Thus the apostles were driven from Thessalonica, and carried the blessings of which they were the bearers to a better climate and a kindlier soil—to those who received the word with all readiness of mind, and searched the scriptures daily, that they might find it explained there and confirmed. Even at Thessalonica, though forced to quit it hastily, their visit had not been barren or unprofitable. There was a seed planted which should "take root downward and bear fruit upward:" there were plants which the dew of heaven should water, and over which the providence of God should watch, and which should bring forth " first the blade, then the ear, after that the full corn in the ear."8 At first there was the blade, when they " received the word in much affliction;" still they received it " not as the word of man, but as it is in truth, the word of God."9 Two years afterwards, the blade had reached the ear; and Paul could speak with delight of "the work of faith, and labour of love, and patience of hope,"1 which flourished among the Thessalonian Christians. So "effectually had the word wrought in them:" so manifestly proved itself to be "the power of God unto salvation to every one that believeth."1
Yet all the blessing which springs from such a life, and all the still more inestimable blessing which belongs to it hereafter, would the unbelieving Jews have denied to this people, forbidding the
8 Matt. iv. 88. 9 1 Thess. i. 6; ii. 13.
1 1 Thess. i. 3.
apostles " to speak to the Gentiles that they might be saved."2
Truly, those who in any way hinder the progress of religion, whether outwardly in the world, or inwardly in the soul, deserve the reproach which the apostle casts upon them, speaking of his opponents at Thessalonica: "They please not God, and are contrary to men."3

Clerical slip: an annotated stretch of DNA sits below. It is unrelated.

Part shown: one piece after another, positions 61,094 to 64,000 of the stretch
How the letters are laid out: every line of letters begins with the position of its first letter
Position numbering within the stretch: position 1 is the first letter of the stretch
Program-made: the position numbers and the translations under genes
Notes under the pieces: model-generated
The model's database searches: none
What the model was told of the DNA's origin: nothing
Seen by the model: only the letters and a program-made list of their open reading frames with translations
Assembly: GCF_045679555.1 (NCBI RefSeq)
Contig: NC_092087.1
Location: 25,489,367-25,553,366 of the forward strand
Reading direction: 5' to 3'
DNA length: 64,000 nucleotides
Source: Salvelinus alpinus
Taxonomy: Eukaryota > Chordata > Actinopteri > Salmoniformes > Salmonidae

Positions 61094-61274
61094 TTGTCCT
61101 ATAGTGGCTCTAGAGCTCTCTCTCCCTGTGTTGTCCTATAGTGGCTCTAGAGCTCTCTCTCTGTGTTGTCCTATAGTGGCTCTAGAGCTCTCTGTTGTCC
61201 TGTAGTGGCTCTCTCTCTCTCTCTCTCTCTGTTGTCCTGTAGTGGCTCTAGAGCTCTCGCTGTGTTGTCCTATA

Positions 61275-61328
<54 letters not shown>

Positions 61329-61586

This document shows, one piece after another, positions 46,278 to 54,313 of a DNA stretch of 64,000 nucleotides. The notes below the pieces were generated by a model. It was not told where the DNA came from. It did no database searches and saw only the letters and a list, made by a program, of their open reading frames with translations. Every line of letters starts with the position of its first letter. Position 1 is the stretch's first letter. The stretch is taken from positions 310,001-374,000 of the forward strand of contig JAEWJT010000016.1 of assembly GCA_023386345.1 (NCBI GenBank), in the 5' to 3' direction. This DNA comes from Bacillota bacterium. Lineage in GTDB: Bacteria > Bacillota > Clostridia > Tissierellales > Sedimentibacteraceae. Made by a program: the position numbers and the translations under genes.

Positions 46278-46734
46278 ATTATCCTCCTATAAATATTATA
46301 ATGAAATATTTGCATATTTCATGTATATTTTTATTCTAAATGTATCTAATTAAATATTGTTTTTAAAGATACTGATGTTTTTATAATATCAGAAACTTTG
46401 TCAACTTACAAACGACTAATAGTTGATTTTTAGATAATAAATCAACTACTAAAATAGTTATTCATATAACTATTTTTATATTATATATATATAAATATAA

PAUL'S CONDUCT AT ATHENS—A. D. 53.
Acts xvii. 13—17.
13. But when the Jews of Thessalonica had knowledge that the word of God was preached of Paul at Berea, they came thither also, and stirred up the people.
14. And then immediately the brethren sent away Paul, to go as it were to the sea: but Silas and Timotheus abode there still.
15. And they that conducted Paul, brought him unto Athens: and receiving a commandment unto Silas and Timotheus for to come to him with all speed, they departed.
Such was the first impression on Paul's mind, that he could not dispense with the presence of 2 Thess. ii. 16. 3 Thess. ii. 15.
Silas and Timotheus to assist him in his labours. But when they afterwards arrived, a stronger feeling prevailed; a feeling of interest for the Thessalonians whom he had left receiving the word with "readiness of mind," but "in much affliction." He would gladly have returned to them himself; but when this was impossible, he chose " to be left at Athens alone," and could not forbear to send back to them Timotheus, "to establish them, and comfort them concerning their faith," "that no man should be moved by these afflictions." For "now we live," he says, " if ye stand fast in the Lord.'"
So close are the ties which the gospel binds around the heart, so affectionately it unites together those who bestow and those who receive the blessing.
16. Now while Paul waited for them at Athens, his spirit was stirred in him, when he saw the city wholly given to idolatry.
17. Therefore disputed he in the synagogue with the Jews, and with the devout persons, and in the market daily with them that met with him.
Here the mind of the apostle is disclosed to us, and in the most interesting manner, because, as it were, incidentally. The narrative leads us to suppose that he had not intended to preach the gospel at Athens, but to proceed onward as soon as his companions joined him. What he saw around him changed his purpose. His spirit was stirred 1 See 1 Thess. ii. 18; iii. 1—8.